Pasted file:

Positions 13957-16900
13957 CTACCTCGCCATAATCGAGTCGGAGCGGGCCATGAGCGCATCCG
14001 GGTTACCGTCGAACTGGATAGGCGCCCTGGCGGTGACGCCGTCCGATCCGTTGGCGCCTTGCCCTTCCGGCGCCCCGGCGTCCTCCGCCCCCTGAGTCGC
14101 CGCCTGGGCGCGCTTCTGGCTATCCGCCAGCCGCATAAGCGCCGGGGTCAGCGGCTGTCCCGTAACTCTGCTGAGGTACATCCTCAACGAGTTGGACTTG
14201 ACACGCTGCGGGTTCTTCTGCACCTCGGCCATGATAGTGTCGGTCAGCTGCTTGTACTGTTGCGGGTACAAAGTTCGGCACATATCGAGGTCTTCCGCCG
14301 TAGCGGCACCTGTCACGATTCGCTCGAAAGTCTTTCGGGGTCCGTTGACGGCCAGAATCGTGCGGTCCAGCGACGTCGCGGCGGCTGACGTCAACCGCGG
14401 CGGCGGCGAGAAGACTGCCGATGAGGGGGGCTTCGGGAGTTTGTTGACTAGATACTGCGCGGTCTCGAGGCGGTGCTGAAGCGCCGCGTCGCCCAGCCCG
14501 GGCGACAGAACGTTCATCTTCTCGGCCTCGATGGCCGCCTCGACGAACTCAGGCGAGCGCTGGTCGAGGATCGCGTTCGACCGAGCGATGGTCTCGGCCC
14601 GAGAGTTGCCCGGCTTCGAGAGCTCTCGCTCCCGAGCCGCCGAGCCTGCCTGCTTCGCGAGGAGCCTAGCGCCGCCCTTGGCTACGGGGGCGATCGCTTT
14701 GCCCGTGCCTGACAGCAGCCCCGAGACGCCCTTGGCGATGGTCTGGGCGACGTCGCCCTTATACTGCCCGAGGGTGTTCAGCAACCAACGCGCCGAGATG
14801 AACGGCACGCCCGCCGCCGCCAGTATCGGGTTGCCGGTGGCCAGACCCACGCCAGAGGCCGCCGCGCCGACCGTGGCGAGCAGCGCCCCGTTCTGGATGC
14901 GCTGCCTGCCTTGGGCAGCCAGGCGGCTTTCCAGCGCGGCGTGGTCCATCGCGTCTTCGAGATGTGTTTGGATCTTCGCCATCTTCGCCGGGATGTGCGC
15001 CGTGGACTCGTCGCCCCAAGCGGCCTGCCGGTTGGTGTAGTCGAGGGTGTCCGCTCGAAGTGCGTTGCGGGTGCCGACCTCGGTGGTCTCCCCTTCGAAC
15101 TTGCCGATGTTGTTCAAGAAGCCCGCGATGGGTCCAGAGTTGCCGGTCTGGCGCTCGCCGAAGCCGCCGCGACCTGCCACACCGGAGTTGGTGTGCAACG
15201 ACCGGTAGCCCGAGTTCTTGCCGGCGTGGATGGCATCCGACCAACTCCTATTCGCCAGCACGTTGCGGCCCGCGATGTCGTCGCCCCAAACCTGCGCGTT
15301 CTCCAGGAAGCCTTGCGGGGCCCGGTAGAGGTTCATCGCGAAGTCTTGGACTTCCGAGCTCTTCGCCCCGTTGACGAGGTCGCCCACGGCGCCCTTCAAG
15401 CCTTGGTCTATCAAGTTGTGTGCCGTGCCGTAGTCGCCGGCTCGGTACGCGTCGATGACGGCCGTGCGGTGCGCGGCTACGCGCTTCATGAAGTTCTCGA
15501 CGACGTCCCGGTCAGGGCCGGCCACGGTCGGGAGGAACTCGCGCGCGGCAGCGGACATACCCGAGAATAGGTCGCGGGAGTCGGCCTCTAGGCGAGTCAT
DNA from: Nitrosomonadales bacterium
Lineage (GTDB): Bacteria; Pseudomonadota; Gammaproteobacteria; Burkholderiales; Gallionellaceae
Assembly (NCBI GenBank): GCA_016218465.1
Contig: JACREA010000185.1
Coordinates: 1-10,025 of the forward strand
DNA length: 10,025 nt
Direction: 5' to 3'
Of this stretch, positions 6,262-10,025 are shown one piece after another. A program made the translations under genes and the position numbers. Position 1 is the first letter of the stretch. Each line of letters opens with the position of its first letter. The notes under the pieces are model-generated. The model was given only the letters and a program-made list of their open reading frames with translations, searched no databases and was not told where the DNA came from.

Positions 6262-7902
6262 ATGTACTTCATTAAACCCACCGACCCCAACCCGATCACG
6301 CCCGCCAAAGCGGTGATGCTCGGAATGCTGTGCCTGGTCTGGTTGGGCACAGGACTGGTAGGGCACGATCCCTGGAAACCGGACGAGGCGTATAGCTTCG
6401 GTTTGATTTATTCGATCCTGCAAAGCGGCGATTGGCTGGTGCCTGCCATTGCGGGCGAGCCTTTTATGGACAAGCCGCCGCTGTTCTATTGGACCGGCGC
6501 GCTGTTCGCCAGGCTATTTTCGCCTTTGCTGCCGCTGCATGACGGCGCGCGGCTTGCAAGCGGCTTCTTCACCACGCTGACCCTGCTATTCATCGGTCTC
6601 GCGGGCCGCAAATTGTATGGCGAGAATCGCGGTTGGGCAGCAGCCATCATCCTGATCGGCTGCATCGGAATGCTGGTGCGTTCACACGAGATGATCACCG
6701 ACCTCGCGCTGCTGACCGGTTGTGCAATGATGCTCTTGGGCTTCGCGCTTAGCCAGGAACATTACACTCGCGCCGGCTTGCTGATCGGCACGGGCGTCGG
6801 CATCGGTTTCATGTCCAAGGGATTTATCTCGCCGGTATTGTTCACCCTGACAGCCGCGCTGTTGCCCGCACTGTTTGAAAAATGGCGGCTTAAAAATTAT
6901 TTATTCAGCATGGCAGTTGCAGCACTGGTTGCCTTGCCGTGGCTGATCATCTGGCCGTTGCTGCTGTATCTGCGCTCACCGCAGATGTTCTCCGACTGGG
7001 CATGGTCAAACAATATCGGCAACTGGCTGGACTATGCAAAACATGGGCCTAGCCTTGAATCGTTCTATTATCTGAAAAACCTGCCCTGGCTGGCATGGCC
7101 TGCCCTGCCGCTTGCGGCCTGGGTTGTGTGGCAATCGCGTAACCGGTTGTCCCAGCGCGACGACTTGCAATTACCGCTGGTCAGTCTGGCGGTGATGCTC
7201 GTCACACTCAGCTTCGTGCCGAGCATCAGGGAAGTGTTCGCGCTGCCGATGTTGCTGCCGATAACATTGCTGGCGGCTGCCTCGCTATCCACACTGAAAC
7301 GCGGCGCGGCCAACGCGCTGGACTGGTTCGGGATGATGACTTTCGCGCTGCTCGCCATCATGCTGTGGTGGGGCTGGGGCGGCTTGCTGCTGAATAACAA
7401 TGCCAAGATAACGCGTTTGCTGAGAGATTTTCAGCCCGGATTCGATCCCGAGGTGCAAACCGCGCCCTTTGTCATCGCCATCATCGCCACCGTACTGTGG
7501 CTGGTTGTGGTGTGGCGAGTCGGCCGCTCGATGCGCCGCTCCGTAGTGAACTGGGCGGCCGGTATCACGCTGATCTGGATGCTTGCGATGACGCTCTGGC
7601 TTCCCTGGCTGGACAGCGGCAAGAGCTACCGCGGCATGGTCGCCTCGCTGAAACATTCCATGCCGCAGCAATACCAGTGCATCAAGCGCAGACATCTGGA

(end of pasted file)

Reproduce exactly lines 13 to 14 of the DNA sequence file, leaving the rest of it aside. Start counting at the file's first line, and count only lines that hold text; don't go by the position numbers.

15001 CGTGGACTCGTCGCCCCAAGCGGCCTGCCGGTTGGTGTAGTCGAGGGTGTCCGCTCGAAGTGCGTTGCGGGTGCCGACCTCGGTGGTCTCCCCTTCGAAC
15101 TTGCCGATGTTGTTCAAGAAGCCCGCGATGGGTCCAGAGTTGCCGGTCTGGCGCTCGCCGAAGCCGCCGCGACCTGCCACACCGGAGTTGGTGTGCAACG